Dealing with Mental Health Conditions is challenging yet paramount. To avoid severity, efficient management is essential. Depending on the diagnosis, individuals require appropriate treatment or a combination of therapies. Psychologists use Cognitive Behavioral Therapy (CBT) or medication as primary care methods for anxiety and depression disorders.

Additionally, some unconventional remedies may help ease mental health issues, such as aromatherapy or meditation practices. It takes both professional diagnosis and individual effort to mitigate these illnesses.

According to CDC; ‘Suicide is the 10th leading cause of death in America

Sleep like a baby again with these simple steps to conquer your fear of sleeping and finally say goodnight to your fears.

Steps to Overcome Fear of Sleeping

Steps to Overcome Fear of Sleeping-How To Get Over Fear Of Sleeping?,

Photo Credits: by Andrew White

Overcome fear of sleeping? Take action! Get help from professionals. Set up a soothing bedtime routine. Try cognitive behavioral therapy. Do exposure therapy. These tips will help you find a solution that works for you.

Seek Professional Help

Getting aid from professionals can significantly help in managing and moving past the fear of sleeping. Consulting with a medical professional or therapist can provide an individual with a better understanding of their phobia, its underlying causes, and potential coping mechanisms.

Professional counseling is one of the most reliable and efficient routes to take when combating sleep anxiety. Speaking to psychologists or mental health experts enables individuals to get an outsider’s perspective on their experiences. Still, more importantly, they provide them with personalized advice tailored specifically to their unique circumstances.

In addition to consulting with professionals, joining support groups or online forums dedicated explicitly to people experiencing a similar predicament can also be beneficial. These platforms offer users an excellent opportunity to interact with others who experience identical issues and learn from shared challenges’ successes.

Another useful strategy is cognitive-behavioral therapy (CBT), which helps dismantle distorted thoughts that contribute to anxiety. This form of therapy got specifically designed for treating anxiousness disorders and helps individuals develop new patterns of thought coupled with suitable relaxation strategies.

Overall, seeking professional help is a crucial step towards overcoming the fear of sleeping disorder. Medical professionals possess the knowledge, expertise needed to help patients manage their worries systematically. In conjunction with practicing healthy habits like exercise and meditation, requesting assistance can improve an individual’s overall quality of life in the long term.

Because who doesn’t love a good bedtime ritual, especially when it involves wine and Netflix binges?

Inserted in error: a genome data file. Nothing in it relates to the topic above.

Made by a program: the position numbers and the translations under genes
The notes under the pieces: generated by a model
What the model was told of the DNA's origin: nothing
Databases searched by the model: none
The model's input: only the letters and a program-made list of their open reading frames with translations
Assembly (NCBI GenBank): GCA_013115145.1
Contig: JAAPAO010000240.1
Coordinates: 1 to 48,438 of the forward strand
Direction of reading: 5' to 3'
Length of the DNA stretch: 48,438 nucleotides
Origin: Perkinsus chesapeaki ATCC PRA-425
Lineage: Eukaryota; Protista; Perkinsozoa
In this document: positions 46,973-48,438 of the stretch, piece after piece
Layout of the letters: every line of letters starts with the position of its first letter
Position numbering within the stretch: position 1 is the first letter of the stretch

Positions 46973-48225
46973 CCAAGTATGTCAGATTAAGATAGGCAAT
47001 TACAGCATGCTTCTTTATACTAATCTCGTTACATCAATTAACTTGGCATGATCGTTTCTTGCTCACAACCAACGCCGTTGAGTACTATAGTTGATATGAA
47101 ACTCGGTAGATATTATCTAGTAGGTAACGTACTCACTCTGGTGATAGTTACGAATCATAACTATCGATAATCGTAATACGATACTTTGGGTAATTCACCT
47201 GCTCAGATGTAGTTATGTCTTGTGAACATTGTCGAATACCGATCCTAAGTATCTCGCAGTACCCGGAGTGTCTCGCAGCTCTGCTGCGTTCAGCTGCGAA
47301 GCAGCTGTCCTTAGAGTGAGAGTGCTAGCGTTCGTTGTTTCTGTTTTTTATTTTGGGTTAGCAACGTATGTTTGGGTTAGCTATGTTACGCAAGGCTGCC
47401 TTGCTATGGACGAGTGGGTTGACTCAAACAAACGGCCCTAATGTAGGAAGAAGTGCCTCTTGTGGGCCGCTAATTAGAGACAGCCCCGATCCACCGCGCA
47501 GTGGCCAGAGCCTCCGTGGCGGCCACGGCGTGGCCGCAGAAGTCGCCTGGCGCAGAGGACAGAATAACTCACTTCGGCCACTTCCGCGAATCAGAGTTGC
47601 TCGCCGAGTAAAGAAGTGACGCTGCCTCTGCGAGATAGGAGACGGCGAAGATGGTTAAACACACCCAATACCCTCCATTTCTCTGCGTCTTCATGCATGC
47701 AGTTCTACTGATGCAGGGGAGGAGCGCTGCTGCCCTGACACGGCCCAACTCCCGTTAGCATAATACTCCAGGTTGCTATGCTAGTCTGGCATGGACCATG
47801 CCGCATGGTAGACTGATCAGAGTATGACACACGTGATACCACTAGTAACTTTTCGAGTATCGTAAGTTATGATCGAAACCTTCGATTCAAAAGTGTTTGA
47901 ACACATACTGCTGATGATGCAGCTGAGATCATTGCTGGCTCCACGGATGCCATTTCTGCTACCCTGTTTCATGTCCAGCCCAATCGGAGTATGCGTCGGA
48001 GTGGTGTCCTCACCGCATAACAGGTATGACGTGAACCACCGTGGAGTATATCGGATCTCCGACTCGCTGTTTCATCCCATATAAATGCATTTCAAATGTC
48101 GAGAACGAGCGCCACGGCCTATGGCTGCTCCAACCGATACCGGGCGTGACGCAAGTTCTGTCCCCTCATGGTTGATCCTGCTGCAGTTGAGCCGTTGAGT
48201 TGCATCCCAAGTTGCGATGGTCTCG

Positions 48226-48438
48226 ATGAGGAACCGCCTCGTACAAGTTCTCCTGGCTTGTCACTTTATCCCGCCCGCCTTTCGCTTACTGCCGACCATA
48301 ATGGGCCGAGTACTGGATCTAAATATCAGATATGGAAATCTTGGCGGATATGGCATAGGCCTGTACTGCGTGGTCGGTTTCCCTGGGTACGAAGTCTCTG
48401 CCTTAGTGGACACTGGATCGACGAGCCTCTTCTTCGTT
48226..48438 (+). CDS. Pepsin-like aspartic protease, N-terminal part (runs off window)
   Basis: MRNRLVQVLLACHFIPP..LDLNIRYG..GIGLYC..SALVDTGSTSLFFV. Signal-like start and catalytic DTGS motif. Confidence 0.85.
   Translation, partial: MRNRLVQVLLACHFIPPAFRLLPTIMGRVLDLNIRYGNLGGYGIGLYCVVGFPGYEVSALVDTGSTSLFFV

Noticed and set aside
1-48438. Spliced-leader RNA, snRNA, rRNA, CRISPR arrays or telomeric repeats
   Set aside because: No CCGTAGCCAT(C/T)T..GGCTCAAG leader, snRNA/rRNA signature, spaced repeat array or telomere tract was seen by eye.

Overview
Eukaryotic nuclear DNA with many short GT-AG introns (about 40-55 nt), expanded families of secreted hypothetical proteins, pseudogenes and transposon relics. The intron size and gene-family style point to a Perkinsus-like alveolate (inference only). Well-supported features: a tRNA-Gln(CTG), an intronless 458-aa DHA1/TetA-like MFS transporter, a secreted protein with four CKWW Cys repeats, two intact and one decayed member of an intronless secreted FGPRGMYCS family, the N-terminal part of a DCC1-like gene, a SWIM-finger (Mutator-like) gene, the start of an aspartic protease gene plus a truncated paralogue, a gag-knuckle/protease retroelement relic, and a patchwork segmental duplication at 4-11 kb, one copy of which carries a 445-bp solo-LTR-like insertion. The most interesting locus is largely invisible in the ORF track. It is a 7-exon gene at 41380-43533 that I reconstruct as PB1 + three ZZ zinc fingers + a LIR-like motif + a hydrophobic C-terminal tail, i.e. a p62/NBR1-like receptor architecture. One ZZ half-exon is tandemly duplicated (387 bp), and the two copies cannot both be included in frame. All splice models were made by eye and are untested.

Create a Relaxing Bedtime Routine

Starting your sleep with a relaxing routine is essential to deal with the fear of sleeping. Precisely, rejuvenating after the hustle-bustle of day-to-day life helps to combat insomnia and other sleep-related issues.

Here are six steps that can help you create a soothing bedtime routine:

  1. Set a fixed time for going to bed.
  2. Engage in activities that relax you, such as reading, listening to soft music or a meditation session.
  3. Avoid using gadgets an hour before the bedtime.
  4. Create a comfortable sleep environment by keeping the lights dim, maintaining cool room temperature, and choosing comfortable bedding.
  5. Avoid caffeine and heavy meals at least three hours before bed.
  6. Practice breathing exercises or meditation before sleeping.

Apart from these, practicing yoga and keeping stress levels low will undoubtedly make it easier for you to fall asleep.

To eliminate any possibility of unrest during your sleep hours, ensure there are no disruptive sources around for unintentional attention grabbing stimulants.

Research conducted by ‘Medicare’ suggests lavender-scented aromatherapy improves quality of sleep by 60%.

Don’t be afraid to try Cognitive Behavioral Therapy – it’s a great way to train your brain to stop being scared of the monster under your bed.

Cognitive Behavioral Therapy

The therapeutic approach that targets the cognitive and behavioral aspects, leading to desirable changes in thoughts, emotions and behaviors is a powerful tool against fear of sleeping. Through this treatment, patients can effectively modify negative thoughts and behaviors that perpetuate the fear of sleeping disorder. These interventions enable patients to change their maladaptive beliefs related to sleep which help them lessen their anxiety during sleep time.

In Cognitive Behavioral Therapy for fear of sleeping, patients will work together with the therapist to identify the most crucial underlying causes of their fears. The treatment is centered on cognitive restructuring techniques where maladaptive beliefs related to sleep are challenged with rational alternatives. Patients also undergo progressive muscle relaxation exercises aimed at reducing general body tension associated with insomnia.